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Camel Brand Dissolvable Tobacco Products

Dissolvable Tobacco Products Especially Appealing to Kids

The consumer demand for cigarettes has been decreasing, and Big Tobacco companies are looking to fill these sales gaps with cigarette alternative products. This includes cigars, chew, snuff, and nicotine replacements.

As the dangers of second-hand smoke becomes more prevalent, most areas have in place smoking bans in public places.

Big Tobacco companies are seeking out new products to keep addicted smokers dependent on their habit. Wikipedia defines the newest nicotine delivery devices as dissolvable tobacco products.

Nicotine Alternatives

Dissolvable tobacco products carry a significant risk of nicotine addiction and even poisoning if consumed by kids or teens. Additionally, these products have similar cancer and heart disease risks as traditional tobacco products.

Flavored—to make them taste “less harsh”—as well as dissolvable, these products are made from “finely milled tobacco” and are ingested similar to breath mints.

FDA Concerns

Camel Brand Dissolvable Tobacco ProductsThe FDA’s Center for Tobacco Products (CTP) has expressed its concern with these products to Big Tobacco companies R.J. Reynolds Tobacco Co. and Star Scientific Inc. Because the packaging is brightly colored, appearing like a candy product, and small enough to be easily concealed, the CTP questions the appeal of these products to kids and teens.

The CTP has asked both companies to provide research and marketing documentation on the perception people aged 26 years and younger have towards these products, the age of new users, and information on product misuse.

Tasty Nicotine?

Star Scientific Inc. manufactures the dissolvable tobacco products Ariva and Stonewall. These products, similar in appearance to breath mints, come in wintergreen, coffee, and tobacco flavors. A Star Scientific spokesperson points out that these products provide adult users a tobacco alternative, but are not made to be attractive for non-users.

R.J. Reynolds Inc. produces Camel Orbs (tablets), Camel Strips, and Camel Sticks (toothpick style), all available in mint flavor. A spokesperson for the company stated that not only are their products strictly market to and designed for adults, but they carry the same warnings and age restrictions as other tobacco products.

Camel Orbs are currently being test marketed in Columbus, Ohio, Portland, Oregon, and Indianapolis, Ind.

To learn more: Dissolvable Tobacco Products

Reference: http://www.cigarettesflavours.com/smoking-campaign/fda-dissolvable-tobacco-appeals-to-kids/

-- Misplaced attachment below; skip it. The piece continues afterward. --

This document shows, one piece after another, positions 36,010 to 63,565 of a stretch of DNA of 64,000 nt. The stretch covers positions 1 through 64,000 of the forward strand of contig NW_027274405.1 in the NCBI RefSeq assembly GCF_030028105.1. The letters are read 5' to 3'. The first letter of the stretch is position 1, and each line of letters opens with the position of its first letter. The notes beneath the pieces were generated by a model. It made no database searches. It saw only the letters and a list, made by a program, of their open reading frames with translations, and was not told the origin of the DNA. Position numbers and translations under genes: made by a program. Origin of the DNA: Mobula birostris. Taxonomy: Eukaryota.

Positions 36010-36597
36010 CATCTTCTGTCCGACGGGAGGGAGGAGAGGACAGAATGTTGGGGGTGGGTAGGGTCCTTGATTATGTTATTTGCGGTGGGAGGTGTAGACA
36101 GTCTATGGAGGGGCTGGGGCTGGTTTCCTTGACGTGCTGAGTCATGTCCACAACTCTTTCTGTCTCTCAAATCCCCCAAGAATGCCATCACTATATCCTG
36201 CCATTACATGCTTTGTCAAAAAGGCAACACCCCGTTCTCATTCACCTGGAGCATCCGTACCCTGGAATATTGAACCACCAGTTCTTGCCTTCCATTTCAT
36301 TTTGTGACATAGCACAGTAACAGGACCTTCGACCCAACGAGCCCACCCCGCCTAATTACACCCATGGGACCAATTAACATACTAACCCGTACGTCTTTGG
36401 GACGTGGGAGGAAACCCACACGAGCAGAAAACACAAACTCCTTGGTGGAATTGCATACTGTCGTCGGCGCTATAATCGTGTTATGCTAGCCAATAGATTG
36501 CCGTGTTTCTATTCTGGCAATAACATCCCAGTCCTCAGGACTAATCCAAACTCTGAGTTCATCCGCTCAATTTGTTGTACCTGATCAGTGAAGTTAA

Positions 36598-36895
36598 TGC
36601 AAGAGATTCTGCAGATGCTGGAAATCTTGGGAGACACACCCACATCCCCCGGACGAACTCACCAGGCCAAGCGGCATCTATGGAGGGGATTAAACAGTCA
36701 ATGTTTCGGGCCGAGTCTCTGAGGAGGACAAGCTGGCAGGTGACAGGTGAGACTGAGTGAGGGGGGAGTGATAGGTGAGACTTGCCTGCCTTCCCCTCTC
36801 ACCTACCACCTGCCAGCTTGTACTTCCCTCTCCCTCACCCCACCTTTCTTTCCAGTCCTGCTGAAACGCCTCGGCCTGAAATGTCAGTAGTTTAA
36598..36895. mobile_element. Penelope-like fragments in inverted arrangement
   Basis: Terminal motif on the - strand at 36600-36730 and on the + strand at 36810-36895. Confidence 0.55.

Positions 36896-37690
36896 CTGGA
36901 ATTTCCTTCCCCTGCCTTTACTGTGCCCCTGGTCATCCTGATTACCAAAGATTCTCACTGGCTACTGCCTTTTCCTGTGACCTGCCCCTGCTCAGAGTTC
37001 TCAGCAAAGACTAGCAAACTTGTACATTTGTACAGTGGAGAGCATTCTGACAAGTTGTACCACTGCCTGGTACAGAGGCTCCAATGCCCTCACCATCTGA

Big 5 Tobacco File Lawsuit to Fight New Warning Labels

On September 22, 2012, all cigarette packaging and advertising must display one of the FDAs 9 pre-approved graphic and text health warnings.

These labels are designed to discourage youths from smoking and to provide greater appeal for quitting to current smokers.

However, on September 21, 2011 a hearing was held in U.S. Federal District Court regarding the constitutionality of these warnings.

Big Tobacco Files Lawsuit

Five major tobacco manufacturers filed a lawsuit against the FDA on August 16, 2011 in hopes of achieving an injunction against the mandatory implementation of graphic and text warnings on cigarette packages and advertisements.

The tobacco manufacturing companies involved with this lawsuit are:

  • R.J. Reynolds
  • Lorillard Tobacco Co.
  • Commonwealth Brands Inc.
  • Ligget Group LLC
  • Santa Fe Natural Tobacco Co. Inc.

New Cigarette Package Warning LabelsThe tobacco companies’ lawsuit against the FDA was filed on the grounds that the mandatory text and graphic warnings infringed on the constitutional free speech of the tobacco manufacturers. They have asked that the FDAs mandatory implementation be dismissed, and that a new set of warnings that do not threaten their constitutional right be developed. Following this, a new fifteen month waiting period will be set before the new warnings become effective.

The FDA Taken to Court . . . Again

In August 2009, a similar lawsuit was filed on behalf of Discount Tobacco City & Lottery Inc., R.J. Reynolds Tobacco Co., Conwood Co. LLC, Commonwealth Brands Inc., Lorillard Tobacco Co., and National Tobacco Co. The purpose was to have it declared the FDAs proposed graphic and text warnings were unconstitutional.

The judge dismissed the suit, and an appeal was filed. A decision is still pending from the U.S. Circuit Court of Appeals on this case.

Tobacco Manufacturers Argue Warnings Are Unconstitutional

What’s at issue with the tobacco manufacturers is whether or not the FDAs nine warnings portray actual health risks as a result from smoking, or whether or not they stem more from an advocacy perspective.

Tobacco use accounts for more than one in five deaths. Smoking remains the leading cause of cancer-related deaths in America.

Judge Richard Leon’s decision on the injunction is expected by the end of October.

Reference: http://www.csdecisions.com/2011/09/22/tobacco-companies-fight-warning-labels/

Users of Smoking Cessation Drug Chantix Experience Increased Aggressive Behavior

Over two million people attempt to quit smoking each year in the United States. Popular methods of quitting include using smoking cessation aids, such as nicotine replacement products or anti-nicotine medications.

Common effects of smoking cessation include increased levels of irritability and anxiety as the body adjusts to the lack of nicotine.

One common smoking cessation aid, anti-nicotine medication Chantix, has been linked to abnormal levels of aggression and violence amongst its users.

Pfizer’s Smoking Cessation Aid Chantix

Chantix is a smoking cessation aid manufactured by pharmaceutical giant Pfizer. First approved by the FDA in 2006, this pill is intended to reduce users’ positive associations with smoking. It works by blocking in smokers’ brains the receptors that are stimulated by nicotine. It has been used by millions of people around the world as its popularity grows. In 2007, Chantix profits reached over $883 million.